With three hard forks in less than twelve months a real possibility, many bitcoiners are wondering about their implications. Often left out of the debate are tax consequences. The Internal Revenue Service (IRS) hasn’t offered much clarity since its announcements in 2014, and even those were of little help.
Also read: IRS May Consider Bitcoin Cash Fork Taxable Income This Year
Unwanted and Free? They’ll Tax it!
Seemingly having more to do with deductions in tax reporting, Haverly v. U.S., 513 F.2d 224 (7th Cir. 1975) involved an elementary school principal’s reception of unsolicited textbooks. He donated them to the school’s library, and then claimed charitable deduction.
The court held even unwanted gifts of value are still income and must be included as part of calculating its gross. Haverly was cited recently by Forbes contributor Tyson Cross as a tax precedent regarding forks.
Another issue is determining fair market value for the asset.
Mr. Cross makes the point, “Bitcoin Cash had been trading on futures markets for weeks prior to its hard fork in August.” Exchanges and markets are for price discovery, for figuring an asset’s value. There’s not a central price authority. Still, “there is no way to tell whether the IRS will accept the use of futures markets to establish [fair market value], or what taxpayers should do if there is no futures market at all,” he continues.
Prices, of course, fluctuate, and notoriously so for cryptocurrencies. The issue of when to start or stop in the valuation determination scheme can get tricky. Is the event triggered by having access to the forked coin in a wallet? What if a user’s wallet service doesn’t provide for the newly created coin? What if a taxpayer’s coins are kept on an exchange unwilling to acknowledge the fork?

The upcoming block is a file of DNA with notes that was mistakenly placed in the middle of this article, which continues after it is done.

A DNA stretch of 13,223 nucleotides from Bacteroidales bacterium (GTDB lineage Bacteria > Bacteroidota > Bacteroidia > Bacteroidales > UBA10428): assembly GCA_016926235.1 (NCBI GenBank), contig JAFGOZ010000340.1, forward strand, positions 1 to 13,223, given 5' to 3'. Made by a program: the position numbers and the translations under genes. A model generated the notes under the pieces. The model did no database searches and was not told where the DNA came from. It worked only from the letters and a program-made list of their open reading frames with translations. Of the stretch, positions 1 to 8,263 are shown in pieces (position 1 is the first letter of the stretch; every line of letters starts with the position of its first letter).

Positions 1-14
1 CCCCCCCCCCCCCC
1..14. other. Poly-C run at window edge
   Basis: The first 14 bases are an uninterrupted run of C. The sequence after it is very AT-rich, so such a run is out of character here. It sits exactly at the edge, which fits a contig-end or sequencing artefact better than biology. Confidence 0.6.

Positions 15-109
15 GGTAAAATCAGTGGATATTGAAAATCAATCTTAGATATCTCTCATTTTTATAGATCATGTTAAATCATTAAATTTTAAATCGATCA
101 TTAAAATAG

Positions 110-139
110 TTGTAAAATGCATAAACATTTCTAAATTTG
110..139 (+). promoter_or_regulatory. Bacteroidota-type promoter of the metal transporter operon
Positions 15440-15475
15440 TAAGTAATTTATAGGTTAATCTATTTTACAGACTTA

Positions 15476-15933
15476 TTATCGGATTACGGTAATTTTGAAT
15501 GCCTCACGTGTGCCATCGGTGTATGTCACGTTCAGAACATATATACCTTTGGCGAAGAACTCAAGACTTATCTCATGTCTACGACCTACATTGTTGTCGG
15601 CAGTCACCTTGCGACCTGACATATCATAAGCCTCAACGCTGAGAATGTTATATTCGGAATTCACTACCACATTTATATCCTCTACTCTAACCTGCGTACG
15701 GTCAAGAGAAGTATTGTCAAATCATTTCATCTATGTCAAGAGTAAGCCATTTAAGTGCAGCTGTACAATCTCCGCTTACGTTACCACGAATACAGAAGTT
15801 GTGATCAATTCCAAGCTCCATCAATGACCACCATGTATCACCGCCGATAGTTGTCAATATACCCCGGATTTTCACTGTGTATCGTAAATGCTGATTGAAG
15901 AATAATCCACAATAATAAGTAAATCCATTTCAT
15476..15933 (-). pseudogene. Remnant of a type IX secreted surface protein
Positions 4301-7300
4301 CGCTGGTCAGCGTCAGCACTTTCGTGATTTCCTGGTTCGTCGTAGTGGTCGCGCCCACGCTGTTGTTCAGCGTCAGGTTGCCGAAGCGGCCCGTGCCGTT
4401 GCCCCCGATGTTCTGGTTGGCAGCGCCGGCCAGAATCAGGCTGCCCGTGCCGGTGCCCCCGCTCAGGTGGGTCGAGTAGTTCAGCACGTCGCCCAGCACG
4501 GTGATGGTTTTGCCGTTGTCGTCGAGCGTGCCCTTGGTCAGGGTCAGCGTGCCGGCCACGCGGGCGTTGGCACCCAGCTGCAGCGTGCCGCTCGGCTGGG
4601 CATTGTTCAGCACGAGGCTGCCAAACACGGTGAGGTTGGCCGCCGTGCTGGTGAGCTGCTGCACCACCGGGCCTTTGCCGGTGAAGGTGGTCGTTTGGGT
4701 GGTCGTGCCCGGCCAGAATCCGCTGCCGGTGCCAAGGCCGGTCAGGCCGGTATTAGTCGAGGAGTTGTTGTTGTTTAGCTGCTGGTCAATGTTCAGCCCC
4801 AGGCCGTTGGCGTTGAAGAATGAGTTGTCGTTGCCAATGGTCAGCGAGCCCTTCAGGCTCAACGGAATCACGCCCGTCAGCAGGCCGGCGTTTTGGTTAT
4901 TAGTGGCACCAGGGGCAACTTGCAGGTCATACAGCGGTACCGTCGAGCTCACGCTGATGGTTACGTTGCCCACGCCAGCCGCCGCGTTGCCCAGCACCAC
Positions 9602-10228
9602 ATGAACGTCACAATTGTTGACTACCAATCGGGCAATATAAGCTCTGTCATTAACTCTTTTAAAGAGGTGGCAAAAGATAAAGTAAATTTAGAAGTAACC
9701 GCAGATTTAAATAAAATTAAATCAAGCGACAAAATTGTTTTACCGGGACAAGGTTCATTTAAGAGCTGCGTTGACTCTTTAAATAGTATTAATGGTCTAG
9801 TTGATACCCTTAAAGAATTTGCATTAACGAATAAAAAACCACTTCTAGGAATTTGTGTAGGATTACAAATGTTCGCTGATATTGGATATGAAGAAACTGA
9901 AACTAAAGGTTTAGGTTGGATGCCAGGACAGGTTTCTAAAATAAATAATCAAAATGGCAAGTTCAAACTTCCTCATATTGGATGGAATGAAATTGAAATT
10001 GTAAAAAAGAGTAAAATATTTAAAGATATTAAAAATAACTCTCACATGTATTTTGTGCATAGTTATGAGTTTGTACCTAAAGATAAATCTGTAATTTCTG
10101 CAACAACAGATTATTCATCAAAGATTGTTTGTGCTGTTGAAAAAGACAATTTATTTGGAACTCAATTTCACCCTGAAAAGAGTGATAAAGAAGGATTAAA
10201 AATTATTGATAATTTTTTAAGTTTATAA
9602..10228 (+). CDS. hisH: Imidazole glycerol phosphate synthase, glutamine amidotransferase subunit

“Under the doctrine of constructive receipt, an item of income becomes taxable as soon as it is credited to the taxpayer’s account or otherwise made available to the taxpayer so that he or she can claim it at any time,” Mr. Cross explains. All that matters to the IRS is that taxpayers “could claim it.”
Ambiguity Leads to Less Compliance
Even the Treasury Department is asking for more definitive guidelines issued by the IRS. A press release scolds, “None of the IRS operating divisions have developed any type of compliance initiatives or guidelines for conducting examinations or investigations specific to tax noncompliance related to virtual currencies.”
Indeed, during its legal fight with popular bitcoin exchange, Coinbase, an IRS agent’s affidavit spoke to the small number of taxpayers trying to comply.
Agent David Utzke declares how “The IRS searched” filings for three years of Form 8949, used to report capital gains, and results show “2013, 807 individuals reported a transaction on Form 8949 using a property description likely related to bitcoin.” Similar numbers of compliance follow the next two years, he lists, with an actual drop in filings the final year, as “802 individuals” bothered to report at all.
Whatever the case, 1-for-1 forks, spinoffs, or splits are made unnecessarily complicated by government ambiguity.
“One thing the IRS has made clear about cryptocurrencies: It considers bitcoin to be property, not currency. In some ways, this is a feature, not a bug — 60% of profits count as long-term capital gains and 40% as short-term, queueing up possible savings,” Fisher Investments stresses.
With more people drawn to bitcoin on price surges alone, it’s equally important they seek out professional tax advice.
How are you dealing with bitcoin and filing taxes? Tell us in the comments below!
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